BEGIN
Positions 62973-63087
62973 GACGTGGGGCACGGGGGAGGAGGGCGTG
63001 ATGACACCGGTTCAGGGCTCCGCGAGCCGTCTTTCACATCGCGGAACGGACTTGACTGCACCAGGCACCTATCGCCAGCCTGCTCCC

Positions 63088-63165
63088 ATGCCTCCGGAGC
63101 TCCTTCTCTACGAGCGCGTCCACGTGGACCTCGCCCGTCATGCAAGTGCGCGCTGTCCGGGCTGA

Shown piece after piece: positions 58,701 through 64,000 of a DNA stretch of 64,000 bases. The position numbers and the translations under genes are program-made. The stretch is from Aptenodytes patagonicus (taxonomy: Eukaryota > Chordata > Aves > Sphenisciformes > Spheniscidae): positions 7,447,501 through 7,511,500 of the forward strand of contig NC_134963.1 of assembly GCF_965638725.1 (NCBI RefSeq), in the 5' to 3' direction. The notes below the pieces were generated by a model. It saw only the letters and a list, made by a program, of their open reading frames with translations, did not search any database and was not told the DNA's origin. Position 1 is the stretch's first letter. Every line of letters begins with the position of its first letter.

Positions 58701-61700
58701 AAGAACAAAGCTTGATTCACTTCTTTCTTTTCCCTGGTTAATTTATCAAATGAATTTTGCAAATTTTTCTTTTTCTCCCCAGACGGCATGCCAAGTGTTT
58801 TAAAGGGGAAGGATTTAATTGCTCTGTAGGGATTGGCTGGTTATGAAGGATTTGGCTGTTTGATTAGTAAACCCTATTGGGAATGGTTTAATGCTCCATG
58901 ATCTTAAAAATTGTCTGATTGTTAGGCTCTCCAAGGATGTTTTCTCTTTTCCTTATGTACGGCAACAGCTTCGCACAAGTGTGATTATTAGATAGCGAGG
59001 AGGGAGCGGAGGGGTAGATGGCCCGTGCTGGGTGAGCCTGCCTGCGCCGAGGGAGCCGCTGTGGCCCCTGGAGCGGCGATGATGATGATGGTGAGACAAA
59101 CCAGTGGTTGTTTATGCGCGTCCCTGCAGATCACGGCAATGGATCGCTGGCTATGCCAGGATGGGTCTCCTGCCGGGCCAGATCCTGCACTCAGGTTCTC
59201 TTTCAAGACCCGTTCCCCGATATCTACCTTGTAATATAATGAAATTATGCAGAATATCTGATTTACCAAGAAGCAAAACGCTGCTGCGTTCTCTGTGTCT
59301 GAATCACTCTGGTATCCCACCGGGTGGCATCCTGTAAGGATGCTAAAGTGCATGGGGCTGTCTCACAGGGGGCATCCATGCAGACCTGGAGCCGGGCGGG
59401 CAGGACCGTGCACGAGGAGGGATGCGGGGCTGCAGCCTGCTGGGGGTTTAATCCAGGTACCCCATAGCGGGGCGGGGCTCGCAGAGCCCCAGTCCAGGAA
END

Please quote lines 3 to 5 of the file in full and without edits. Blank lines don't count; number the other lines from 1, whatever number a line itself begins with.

63001 ATGACACCGGTTCAGGGCTCCGCGAGCCGTCTTTCACATCGCGGAACGGACTTGACTGCACCAGGCACCTATCGCCAGCCTGCTCCC

Positions 63088-63165
63088 ATGCCTCCGGAGC